At a recent conference on Immigration in Brisbane a visiting American authority, Sharon Barnes, Chairman of the Federation for American Immigration Reform, warned that Australia's Immigration policy was one with the type of "madness" which had brought growing disaster in the U.S.A. Sharon Barnes said that those advocating more migrants for Australia should be sent to New York or Miami, Los Angeles and San Diego, and learn where this policy can lead. The U.S.A. was being torn apart, Miami and Florida had just voted to replace English with Spanish as the official language. Sharon Barnes stressed that critics of mass multicultural immigration were abused with the charge of being "racists".

It was encouraging that the Federal Opposition Shadow Spokesman on Immigration, Senator Jim Short, attending the Brisbane Conference, said that the first priority of the immigration programme must be in the national interest and that politicians had to stay in tune with community attitudes. Sharon Barnes said that Senator Short was the only speaker at the Brisbane Conference who spoke any commonsense. We suggest that Senator Jim Short should be supported by as many electors as possible.


from The Age, June 5th
What do speed cameras, trial by video of sportspeople and the latest practice of parking officers using computers to take down the registration of offending cars and billing the drivers afterwards, have in common? "They are all attempts by bureaucrats to insulate themselves from direct and personal involvement in prosecuting people. Their justifications may be attractive - a saving in time, effort and stress involved in prosecuting people, visible proof that an offence has been committed and vastly increased success in securing a conviction. Also, there is likelihood that these offences may decrease ... or perhaps the offenders may get more cunning in their electronic surveillance evasion techniques.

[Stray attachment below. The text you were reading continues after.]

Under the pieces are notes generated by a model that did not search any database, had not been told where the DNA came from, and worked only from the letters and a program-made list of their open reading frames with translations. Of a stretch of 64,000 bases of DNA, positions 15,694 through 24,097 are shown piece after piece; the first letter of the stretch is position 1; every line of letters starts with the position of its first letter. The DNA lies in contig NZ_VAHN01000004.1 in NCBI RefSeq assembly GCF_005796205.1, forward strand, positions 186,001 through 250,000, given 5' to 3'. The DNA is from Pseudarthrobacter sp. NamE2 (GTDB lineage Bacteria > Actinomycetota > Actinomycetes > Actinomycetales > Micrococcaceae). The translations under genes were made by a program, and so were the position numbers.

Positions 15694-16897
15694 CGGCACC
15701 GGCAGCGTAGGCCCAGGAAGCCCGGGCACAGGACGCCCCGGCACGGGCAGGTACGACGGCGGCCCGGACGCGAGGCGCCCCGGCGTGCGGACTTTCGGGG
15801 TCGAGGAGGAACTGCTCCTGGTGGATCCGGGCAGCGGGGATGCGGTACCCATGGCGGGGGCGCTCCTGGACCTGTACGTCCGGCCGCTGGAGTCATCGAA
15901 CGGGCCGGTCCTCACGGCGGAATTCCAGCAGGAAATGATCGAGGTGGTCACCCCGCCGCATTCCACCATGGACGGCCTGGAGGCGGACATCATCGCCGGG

There are, however, some serious public objections to trial by camera. George Orwell, in his classic 1984, warned us of the dangers of technological surveillance. It empowers bureaucrats and it transforms our society into a repressive system of 'dobbers' and voyeurs. Accompanied by this electronic surveillance is a diminution in the public's right of appeal. Significantly, the major parties barely consult the general public before introducing these measures - we must ourselves force a confrontation as we did when we opposed the introduction of the 'Australia Card'. People distrusted Senator Blewett's assurances that Government departments would use the information responsibly - as well they might when one considers reports of the breaches of security, information leakage and the irresponsible use of classified and confidential information by Government departments.